n addition to being rich in antioxidants as well as nutrients such as calcium and iron, Chaga mushrooms have been the subject of many recent studies linking this fungi’s cytotoxic polyphenols & terpenoids to potential breast and colon cancer therapy.

Further, early research on mice shows has sown that Chaga extract may also help to regulate production of cytokines, which can stimulate blood cells and strengthen the immune system's functioning.

Research studies have also shown that Chaga mushrooms possess the highest ORAC (oxygen radical absorbance capacity) antioxidants, protect cells from highly reactive molecules known as free radicals and reactive oxygen species (ROS), which work to cause oxidative stress in cells throughout the body.

Known also for their immune-boosting and anti-aging properties, Chaga mushrooms tend to have a slightly bitter taste and are thus best consumed as a tea or in supplement form.

Did you know?

Chaga is technically not a mushroom, although it is grouped with mushrooms. It is actually a sclerotia, the hardened mass of mycelium (the vegetative, threadlike part of the fungi that helps it grow and reproduce).

 5. Cordyceps

Cordyceps are native to Asia and were originally discovered by Tibetan herdsmen. Cordyceps mushrooms have been used in traditional Chinese and Tibetan medicine. With over 600 species, or variants, Cordyceps functional mushrooms are loaded with enzymes, amino acids and vitamins, as well as hormone-balancing phytoestrogens which help mitigate many menopause symptoms including mood swings. Cordyceps are also believes to help in regulating and helping with sleep.

Some additional health benefits include: reducing fatigues, reducing inflammation, improving stamina, and improving oxygen consumption.

Cordyceps functional mushrooms are known for their energy-boosting properties, useful in athletic performance, increase endurance, and reduce fatigue, great for women who enjoy regular exercise or sports. Cordyceps mushrooms have a slightly sweet taste and can be added to smoothies or consumed as a supplement.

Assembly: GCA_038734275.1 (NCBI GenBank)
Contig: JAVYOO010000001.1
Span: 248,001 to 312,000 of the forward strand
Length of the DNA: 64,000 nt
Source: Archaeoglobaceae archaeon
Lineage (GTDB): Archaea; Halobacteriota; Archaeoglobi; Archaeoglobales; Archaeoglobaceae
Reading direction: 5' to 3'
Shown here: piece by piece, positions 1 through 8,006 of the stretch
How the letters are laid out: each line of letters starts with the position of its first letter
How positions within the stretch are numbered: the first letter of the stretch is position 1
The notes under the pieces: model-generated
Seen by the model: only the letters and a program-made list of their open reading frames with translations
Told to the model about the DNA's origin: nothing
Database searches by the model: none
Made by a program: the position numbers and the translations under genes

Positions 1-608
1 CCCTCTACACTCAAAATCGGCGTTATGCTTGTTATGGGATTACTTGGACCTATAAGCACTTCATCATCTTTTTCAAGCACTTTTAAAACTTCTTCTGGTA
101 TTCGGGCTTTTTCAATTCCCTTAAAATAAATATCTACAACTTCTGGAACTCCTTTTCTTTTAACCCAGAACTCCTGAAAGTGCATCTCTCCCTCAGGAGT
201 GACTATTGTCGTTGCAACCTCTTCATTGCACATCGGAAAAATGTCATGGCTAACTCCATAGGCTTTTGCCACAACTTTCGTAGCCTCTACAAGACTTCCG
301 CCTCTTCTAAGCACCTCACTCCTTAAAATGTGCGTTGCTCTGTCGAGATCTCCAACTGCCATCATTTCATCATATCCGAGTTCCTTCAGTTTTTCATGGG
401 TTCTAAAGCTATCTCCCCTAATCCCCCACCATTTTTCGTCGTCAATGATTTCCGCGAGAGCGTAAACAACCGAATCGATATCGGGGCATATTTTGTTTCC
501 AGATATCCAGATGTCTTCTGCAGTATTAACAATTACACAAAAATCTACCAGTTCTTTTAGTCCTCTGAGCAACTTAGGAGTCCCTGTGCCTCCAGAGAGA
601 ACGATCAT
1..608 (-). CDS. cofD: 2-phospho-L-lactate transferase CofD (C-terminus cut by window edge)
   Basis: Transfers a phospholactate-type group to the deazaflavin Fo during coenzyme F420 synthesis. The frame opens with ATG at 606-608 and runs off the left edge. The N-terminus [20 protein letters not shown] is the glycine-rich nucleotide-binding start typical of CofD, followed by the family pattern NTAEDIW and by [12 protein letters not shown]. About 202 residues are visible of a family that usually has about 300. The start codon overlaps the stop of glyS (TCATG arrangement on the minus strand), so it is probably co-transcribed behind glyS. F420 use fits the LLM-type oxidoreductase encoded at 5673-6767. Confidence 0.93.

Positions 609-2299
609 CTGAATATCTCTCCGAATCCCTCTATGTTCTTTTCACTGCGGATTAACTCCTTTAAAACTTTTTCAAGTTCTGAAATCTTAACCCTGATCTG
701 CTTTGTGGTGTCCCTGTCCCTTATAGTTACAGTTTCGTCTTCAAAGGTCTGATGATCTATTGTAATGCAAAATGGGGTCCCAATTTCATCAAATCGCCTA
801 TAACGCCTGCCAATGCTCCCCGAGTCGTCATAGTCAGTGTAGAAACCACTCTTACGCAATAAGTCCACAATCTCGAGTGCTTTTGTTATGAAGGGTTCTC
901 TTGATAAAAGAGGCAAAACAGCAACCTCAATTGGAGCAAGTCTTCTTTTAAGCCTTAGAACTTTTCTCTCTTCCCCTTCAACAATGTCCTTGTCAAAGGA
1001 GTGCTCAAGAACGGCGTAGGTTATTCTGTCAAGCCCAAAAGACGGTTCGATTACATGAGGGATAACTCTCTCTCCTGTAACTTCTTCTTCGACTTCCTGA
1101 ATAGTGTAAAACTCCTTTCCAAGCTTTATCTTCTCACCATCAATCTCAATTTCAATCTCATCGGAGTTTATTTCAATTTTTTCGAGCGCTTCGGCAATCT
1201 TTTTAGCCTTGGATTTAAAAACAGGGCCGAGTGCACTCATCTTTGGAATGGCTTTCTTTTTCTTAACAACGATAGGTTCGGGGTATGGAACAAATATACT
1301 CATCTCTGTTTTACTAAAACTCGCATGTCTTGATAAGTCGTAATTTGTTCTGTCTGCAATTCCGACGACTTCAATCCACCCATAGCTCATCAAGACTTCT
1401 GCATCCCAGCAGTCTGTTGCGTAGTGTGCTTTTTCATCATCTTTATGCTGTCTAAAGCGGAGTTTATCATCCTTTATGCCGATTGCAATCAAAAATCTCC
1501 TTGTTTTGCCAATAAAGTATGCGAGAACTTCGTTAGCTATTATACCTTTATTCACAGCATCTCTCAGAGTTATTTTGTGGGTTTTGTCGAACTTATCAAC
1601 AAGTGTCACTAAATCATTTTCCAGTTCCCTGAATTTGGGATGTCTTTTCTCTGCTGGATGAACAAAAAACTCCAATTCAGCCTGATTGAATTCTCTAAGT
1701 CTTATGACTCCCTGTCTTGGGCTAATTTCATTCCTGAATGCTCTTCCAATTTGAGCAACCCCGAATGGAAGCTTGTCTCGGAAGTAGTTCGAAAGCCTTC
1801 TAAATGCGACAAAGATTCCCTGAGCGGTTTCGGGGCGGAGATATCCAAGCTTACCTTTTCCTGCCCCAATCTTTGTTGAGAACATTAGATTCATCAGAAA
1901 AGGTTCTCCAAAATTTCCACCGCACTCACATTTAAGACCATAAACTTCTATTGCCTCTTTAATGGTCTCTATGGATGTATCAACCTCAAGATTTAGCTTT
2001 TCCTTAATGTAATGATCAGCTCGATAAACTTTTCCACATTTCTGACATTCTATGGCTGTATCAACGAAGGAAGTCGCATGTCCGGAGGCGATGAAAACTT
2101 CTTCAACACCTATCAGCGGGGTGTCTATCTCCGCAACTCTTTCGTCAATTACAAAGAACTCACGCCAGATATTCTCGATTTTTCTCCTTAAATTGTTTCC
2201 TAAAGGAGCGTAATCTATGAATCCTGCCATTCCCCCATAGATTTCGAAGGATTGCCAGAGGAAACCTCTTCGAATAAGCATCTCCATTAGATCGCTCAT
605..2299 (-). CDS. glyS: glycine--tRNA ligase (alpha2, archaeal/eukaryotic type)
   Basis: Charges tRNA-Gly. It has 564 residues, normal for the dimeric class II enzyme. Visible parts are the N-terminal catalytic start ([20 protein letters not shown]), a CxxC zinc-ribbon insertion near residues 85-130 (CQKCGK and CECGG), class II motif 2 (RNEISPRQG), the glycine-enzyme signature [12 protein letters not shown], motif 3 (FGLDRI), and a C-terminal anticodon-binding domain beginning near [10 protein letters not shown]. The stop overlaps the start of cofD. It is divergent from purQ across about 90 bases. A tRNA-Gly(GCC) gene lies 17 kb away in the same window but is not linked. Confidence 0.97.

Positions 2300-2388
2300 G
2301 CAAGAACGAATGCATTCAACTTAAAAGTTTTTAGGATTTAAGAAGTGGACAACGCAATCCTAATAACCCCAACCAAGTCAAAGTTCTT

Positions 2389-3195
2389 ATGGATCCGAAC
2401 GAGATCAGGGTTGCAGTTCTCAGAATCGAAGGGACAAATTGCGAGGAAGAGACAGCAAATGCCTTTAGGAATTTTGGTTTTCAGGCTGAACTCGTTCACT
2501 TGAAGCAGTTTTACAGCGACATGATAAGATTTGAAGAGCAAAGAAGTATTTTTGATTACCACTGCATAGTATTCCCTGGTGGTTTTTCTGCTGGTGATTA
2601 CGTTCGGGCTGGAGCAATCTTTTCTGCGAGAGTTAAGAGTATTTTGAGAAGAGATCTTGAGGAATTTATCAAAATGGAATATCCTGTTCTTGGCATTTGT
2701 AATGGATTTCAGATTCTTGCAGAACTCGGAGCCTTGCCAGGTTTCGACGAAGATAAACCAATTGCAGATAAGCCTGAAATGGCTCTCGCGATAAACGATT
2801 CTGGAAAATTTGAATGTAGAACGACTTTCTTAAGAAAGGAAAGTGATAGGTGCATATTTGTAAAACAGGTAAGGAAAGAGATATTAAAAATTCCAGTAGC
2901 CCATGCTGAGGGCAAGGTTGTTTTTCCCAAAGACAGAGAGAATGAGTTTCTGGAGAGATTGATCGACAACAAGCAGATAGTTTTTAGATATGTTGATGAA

Did you know?

A Chinese women's distance running team attributed taking cordyceps with their record-setting speeds in the 1993 National Games in Beijing, China.


Types of Functional Mushrooms

6. Turkey Tail

Turkey tail functional mushrooms that's are full of antioxidants and other compounds. Research indicates that it may help fortify your immune system, maintain healthy gut bacteria, and aid in supporting the treatment of certain cancers.

Turkey Tail functional mushrooms contain various compounds including polysaccharopeptides and polysaccharides, that help to explain the immunomodulating effects of this mushroom type. Turkey tail is also known for fighting off colds and infections, improving gut health, and boosting your immune system.


What to Look for in Mushroom Supplements.

Now that you know about the health benefits of functional mushrooms, why not incorporate them into your daily, wellness routine?

If the culinary art is not your forte, by using mushroom supplements and skincare formulated with these amazing fungi, you can experience their benefits in a convenient and effective way.

Here are some things to look out for when choosing the right mushroom supplements for your wellness routine:


1) Choose 'Fruiting' Body Mushroom Supplements.

Recent research has shown that the concentration of wellness benefiting compounds such as beta glucans, is the most rich in the fruiting body of the mushroom, as opposed to the mycelium. Look for companies that use the fruiting body, to get more bang for your buck (since some companies use the mycelium in their formulas, and thus have less beneficial, active phytochemicals). Sometime you'll find a full spectrum supplement, which contain both the mycelium and fruiting body part of the mushroom.

2) Evaluate the Mushroom Supplement Extraction Process.

Proper mushroom extraction helps to capitalise on the benefits mentioned in this guide. Dual extraction is typically preferred - using alcohol such as Reishi extract alcohol. This will confer more immunity and antioxidative properties. The Dual extraction method is particularly important in any kind of functional mushroom supplement production, including drops and powders. Many brands will simply user a water-based extraction method, and this is less desirable.

3) Active Compound Testing.

Beta-glucans and triterpenes are easy to test for, so for pure mushroom products, these should be printed on the label. You should compare levels on the labels you're examining. Ensure also that the beta-glucan is sourced from functional mushrooms and not from something else.

 Mushroom Supplements - what to look for.

Bea Lyus

Bea Lyus is an experienced Naturopathic Nutritional Therapist. She is a member of the British Association for Applied Nutrition and Nutritional Therapy (BANT), the regulatory body for Nutritional Therapists and is registered by the Complementary and Natural Healthcare Council (CNHC).